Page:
UPDATE 1-World Bank’s Lin: China revaluation would hurt US

* Lin says China makes labor-intensive things U.S. doesn’t

* Says rise in China currency would make goods more pricey

* Revaluation would depress US spending, employment
(Adds Lin comment on China growth.)

By James B. Kelleher

CHICAGO, May 15 (BestGrowthStock) – The chief economist for the
World Bank said on Saturday that if China were to revalue its
currency it would actually hurt rather than help the U.S.
economy.

Speaking to students on China’s role in the future global
economy, Justin Yifu Lin said critics who claim a purposely
undervalued Chinese currency is a hampering U.S. growth are
wrong.

He acknowledged that if China stopped selling renminbi and
buying foreign currencies, the policy that critics say keeps
the currency artificially undervalued, Chinese exports would
become more expensive.

But he said because most of the products China exports to
the United States are labor-intensive goods U.S. manufacturers
stopped making years ago, the U.S. would only have two choices:
buy the products from other countries or from the
Chinese.

Either way, Lin said, the cost of those goods would rise
for U.S. consumers and that would depress both consumer
spending and job creation in the United States.

He argued that goods made in other parts of the developing
world were more expensive than Chinese made goods because, if
they were not, the United States would already be buying
them.

Many economists — including some from the World Bank’s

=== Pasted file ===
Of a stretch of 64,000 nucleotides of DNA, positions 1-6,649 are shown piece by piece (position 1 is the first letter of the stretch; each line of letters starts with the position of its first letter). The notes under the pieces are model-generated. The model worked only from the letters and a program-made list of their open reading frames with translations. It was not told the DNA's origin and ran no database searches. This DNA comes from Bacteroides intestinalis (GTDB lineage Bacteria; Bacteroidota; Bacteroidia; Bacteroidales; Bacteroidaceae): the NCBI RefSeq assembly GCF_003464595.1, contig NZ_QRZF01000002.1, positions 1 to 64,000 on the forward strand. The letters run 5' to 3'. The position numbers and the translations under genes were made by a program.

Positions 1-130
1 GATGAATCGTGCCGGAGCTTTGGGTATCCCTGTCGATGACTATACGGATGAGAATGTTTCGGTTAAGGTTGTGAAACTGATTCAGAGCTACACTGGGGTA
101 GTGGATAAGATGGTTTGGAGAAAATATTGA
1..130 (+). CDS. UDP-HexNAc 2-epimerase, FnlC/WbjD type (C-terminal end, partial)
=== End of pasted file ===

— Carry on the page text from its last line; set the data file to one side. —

sister organization, the International Monetary Fund — think
revaluing the currency is just one of several steps China needs
to take in order to shrink its massive reserves.

China would also need to adopt policies to encourage
domestic consumption, such as improving health care and other
social safety net services so that households would save less
and spend more.

Economists have warned for years that China’s large
reserves, currently more than $2 trillion, and large deficits
in countries such as the United States posed a threat to global
economic stability.

Lin joined the World Bank, which provides financial and
technical assistance to developing countries, in 2008 from the
China Center for Economic Research at Peking University.

A Chinese national, he is the first non-Westerner to serve
as the organization’s top economist.

Lin said he was not worried that China’s economy (Read more about the fastest growing economy.), which is
expected to grow by double digits this year, was in any danger
of overheating.

“I think the Chinese government — in general they have
weekly meetings, monthly meetings, watching all signs of the
macroeconomy — and in the past, we see the Chinese government
is able to do that kind of fine-tuning quite well.”
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(Editing by Doina Chiacu)

UPDATE 1-World Bank’s Lin: China revaluation would hurt US